Then I realized I should go vote on the school budget while I'm there because I was almost across the street from the high school where the voting occurs . . .
Then I saw Andy the Plant Guy while I was waiting to vote . . .
Then he told me that I was welcome to go to the greenhouse and get some more plants . . .
Then I came home with basil, Roma tomatoes, thyme, and . . . wait. Sixteen green bean seedlings? How did that happen?
I had never heard of starting bean seeds indoors; we always direct-sow them after the ground is good and warmed up. But he said his students wanted to try starting the seeds in the greenhouse. Since they had them, and I was curious, I said sure, I would take a few and see what happened. A few, I said. But while I was distracted by Cubby and his determination to eat a rock he found on the floor of the greenhouse, Andy dropped MANY MORE than a "few" of those bean seedlings into the flat and loaded it all into my car.
Sneaky, Andy. Very sneaky.
While I was in the greenhouse, I noted that the seedlings I had given Andy a few weeks ago are about five times the size of the other tomato seedlings in the greenhouse (I WIN!) and about twice the size of the seedlings I kept here (DAMMIT). Okay, so Andy has a slight advantage due to his enormous greenhouse and continually glowing grow lights, but it was still sort of humbling. He asked me if I wanted to take some of them back, but I thought that would be in poor form, so I left them all there for their CSA customers to snap up when they arrive on Friday to choose their tomato plants.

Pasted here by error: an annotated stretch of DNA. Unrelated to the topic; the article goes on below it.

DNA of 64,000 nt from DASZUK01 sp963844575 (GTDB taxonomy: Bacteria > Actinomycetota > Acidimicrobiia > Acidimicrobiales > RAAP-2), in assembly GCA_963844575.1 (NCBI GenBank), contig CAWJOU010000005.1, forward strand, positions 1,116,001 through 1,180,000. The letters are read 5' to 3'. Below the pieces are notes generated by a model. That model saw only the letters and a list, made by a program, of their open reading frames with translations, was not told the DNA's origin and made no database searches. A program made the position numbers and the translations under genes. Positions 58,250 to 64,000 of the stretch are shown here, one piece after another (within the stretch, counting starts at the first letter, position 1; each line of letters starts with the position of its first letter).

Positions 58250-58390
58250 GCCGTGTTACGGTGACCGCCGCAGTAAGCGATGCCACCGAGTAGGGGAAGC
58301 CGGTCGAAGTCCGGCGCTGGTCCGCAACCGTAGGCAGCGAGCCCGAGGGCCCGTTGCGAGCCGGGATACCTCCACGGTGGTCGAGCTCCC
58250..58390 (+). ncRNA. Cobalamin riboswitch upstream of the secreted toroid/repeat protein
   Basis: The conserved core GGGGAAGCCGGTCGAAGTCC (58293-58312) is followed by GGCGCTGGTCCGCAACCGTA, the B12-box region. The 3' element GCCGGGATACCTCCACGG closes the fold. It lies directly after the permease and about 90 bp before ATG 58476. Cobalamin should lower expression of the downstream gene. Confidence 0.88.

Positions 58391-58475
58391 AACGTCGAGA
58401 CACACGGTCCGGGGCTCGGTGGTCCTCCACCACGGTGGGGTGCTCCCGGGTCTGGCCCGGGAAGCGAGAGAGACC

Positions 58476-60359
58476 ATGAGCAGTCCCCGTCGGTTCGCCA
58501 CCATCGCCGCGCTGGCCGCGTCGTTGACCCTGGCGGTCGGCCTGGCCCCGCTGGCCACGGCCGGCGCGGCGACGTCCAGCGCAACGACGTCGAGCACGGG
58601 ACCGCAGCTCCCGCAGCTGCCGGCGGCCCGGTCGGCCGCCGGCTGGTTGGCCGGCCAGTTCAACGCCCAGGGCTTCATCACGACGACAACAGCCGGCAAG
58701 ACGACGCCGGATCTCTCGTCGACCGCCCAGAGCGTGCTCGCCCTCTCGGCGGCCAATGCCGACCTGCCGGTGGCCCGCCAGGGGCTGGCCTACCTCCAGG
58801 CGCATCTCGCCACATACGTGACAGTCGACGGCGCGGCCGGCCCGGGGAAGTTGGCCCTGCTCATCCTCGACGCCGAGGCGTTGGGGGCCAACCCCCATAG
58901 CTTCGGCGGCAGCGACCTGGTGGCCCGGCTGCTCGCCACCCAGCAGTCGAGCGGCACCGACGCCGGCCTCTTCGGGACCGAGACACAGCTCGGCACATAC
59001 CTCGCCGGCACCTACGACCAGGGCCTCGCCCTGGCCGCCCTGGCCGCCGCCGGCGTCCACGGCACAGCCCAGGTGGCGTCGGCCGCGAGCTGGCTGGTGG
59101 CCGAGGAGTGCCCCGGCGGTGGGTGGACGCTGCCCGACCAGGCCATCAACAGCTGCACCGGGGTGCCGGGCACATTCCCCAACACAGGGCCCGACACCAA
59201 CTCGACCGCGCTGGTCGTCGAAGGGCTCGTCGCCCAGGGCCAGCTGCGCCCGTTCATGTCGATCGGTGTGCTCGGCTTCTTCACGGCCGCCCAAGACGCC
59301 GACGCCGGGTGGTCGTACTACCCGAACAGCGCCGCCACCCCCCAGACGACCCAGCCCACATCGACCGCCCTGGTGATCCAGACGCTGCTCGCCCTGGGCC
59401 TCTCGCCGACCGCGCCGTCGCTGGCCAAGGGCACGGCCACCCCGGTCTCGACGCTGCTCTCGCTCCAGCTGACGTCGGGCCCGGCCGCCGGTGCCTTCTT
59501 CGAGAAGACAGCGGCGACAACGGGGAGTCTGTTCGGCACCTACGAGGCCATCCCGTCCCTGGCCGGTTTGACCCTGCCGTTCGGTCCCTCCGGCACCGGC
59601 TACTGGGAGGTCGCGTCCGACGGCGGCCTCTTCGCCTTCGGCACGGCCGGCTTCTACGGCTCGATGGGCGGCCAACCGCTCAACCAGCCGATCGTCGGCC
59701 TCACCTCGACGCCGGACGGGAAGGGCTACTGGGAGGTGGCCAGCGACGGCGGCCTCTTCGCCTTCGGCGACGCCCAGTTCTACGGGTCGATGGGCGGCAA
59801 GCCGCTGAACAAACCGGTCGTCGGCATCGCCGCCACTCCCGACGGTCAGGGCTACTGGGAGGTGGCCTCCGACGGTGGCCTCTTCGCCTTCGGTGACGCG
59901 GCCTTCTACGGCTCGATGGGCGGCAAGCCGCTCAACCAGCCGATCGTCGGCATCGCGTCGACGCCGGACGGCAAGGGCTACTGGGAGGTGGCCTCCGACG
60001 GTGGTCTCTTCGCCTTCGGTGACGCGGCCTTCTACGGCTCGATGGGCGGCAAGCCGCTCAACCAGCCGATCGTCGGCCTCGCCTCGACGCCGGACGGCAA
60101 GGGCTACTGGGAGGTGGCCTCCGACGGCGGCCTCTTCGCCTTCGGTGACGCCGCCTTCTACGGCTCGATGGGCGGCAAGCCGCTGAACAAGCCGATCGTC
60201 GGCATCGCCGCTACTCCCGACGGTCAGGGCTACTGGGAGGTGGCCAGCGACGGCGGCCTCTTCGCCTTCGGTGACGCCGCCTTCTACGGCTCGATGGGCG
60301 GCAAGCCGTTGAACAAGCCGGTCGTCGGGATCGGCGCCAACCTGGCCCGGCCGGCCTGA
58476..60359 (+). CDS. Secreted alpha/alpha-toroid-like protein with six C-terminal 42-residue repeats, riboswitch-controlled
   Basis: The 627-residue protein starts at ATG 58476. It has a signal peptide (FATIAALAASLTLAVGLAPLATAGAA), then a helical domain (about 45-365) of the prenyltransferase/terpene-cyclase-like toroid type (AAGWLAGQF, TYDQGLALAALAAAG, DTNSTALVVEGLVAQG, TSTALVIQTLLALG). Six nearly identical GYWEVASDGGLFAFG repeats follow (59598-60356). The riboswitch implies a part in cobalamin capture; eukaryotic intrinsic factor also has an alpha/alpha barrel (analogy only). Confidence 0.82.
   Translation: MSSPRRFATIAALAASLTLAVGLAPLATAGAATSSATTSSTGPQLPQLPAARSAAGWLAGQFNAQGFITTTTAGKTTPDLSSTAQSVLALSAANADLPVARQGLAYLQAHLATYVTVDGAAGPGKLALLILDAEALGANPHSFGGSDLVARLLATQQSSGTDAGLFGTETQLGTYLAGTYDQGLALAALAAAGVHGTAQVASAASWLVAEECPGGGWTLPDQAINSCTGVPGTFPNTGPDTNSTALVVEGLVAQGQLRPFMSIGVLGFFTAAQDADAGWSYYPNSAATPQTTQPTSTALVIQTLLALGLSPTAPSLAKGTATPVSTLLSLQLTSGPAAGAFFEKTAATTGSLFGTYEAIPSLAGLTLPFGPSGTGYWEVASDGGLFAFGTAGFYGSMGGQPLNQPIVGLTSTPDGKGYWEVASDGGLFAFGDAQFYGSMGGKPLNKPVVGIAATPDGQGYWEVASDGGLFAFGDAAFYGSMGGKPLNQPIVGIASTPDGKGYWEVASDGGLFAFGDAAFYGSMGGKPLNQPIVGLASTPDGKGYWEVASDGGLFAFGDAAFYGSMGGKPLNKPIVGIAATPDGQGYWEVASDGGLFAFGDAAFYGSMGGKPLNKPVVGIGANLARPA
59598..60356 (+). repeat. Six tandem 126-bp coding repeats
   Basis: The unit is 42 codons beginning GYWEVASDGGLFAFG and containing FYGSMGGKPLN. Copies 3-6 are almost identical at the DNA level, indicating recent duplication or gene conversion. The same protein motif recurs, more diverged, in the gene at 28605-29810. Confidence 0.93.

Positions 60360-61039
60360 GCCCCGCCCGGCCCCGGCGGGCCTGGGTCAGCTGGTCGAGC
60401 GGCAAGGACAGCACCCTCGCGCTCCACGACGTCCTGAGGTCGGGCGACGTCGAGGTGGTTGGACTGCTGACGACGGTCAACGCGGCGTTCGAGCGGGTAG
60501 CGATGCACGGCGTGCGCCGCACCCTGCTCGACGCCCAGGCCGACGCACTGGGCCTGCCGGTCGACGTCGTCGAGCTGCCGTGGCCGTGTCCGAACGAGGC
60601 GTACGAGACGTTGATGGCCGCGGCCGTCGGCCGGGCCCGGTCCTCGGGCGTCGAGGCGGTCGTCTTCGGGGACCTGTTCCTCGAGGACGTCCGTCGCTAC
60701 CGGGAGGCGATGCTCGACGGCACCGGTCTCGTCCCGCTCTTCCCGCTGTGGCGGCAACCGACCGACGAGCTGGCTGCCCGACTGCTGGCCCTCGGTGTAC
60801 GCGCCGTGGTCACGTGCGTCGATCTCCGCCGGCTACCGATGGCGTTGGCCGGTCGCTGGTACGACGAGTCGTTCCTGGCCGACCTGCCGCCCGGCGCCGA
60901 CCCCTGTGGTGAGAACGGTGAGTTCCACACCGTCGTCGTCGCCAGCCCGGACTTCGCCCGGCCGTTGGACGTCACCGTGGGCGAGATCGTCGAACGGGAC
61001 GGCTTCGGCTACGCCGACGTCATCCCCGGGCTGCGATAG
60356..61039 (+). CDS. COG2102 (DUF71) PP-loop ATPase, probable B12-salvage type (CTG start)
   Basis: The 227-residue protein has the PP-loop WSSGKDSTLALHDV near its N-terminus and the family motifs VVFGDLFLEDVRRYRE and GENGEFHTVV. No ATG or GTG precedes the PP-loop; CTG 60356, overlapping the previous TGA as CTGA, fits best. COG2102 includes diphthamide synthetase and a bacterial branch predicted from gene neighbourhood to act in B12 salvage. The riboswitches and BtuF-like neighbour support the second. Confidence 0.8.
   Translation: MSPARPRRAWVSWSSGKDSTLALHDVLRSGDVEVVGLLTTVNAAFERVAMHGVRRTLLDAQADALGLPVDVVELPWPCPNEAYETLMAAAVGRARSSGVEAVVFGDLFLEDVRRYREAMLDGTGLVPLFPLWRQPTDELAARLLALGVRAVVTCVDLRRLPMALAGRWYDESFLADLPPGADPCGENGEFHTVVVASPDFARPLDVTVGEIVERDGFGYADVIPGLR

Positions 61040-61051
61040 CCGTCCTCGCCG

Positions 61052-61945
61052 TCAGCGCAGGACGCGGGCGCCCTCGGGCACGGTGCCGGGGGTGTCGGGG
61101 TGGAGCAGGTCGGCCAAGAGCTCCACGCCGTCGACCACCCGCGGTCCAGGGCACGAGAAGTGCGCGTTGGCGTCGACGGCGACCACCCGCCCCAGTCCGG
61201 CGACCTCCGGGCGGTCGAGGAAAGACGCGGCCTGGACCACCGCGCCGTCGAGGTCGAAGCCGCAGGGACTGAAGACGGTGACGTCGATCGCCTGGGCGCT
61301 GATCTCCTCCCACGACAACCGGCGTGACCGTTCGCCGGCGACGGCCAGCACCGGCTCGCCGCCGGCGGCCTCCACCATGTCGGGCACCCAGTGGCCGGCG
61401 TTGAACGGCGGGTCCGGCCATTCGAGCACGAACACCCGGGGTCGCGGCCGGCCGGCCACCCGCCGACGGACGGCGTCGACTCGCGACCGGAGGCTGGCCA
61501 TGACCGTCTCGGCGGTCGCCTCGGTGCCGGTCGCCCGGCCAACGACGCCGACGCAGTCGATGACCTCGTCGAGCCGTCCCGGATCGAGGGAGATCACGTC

Those people don't know how lucky they are.
My poor, now-stunted-looking tomato seedlings kind of took a beating in the cold frame when they got pounded by the rain pouring off the roof right there. They may be somewhat bedraggled looking now, but at least they're alive. As soon as the ground dries out again, I'll plant them and soon they'll look just as pretty as their greenhoused brethren. (I like to keep their spirits up, you see. Pep talks are important for seedlings; it's so easy for them to get discouraged.)
Now I just have to manufacture another excuse to go back to the high school in a couple of weeks so I can snag some peppers that are as yet too small to take from the greenhouse. Given the prime growing conditions there, it is obviously to my benefit to leave them in there as long as possible. And then I'll have all the plants I need for this year's garden.
Not a bad trade for all those unexpectedly fertile tomato seeds, right? The Tomato Crazy can be useful sometimes.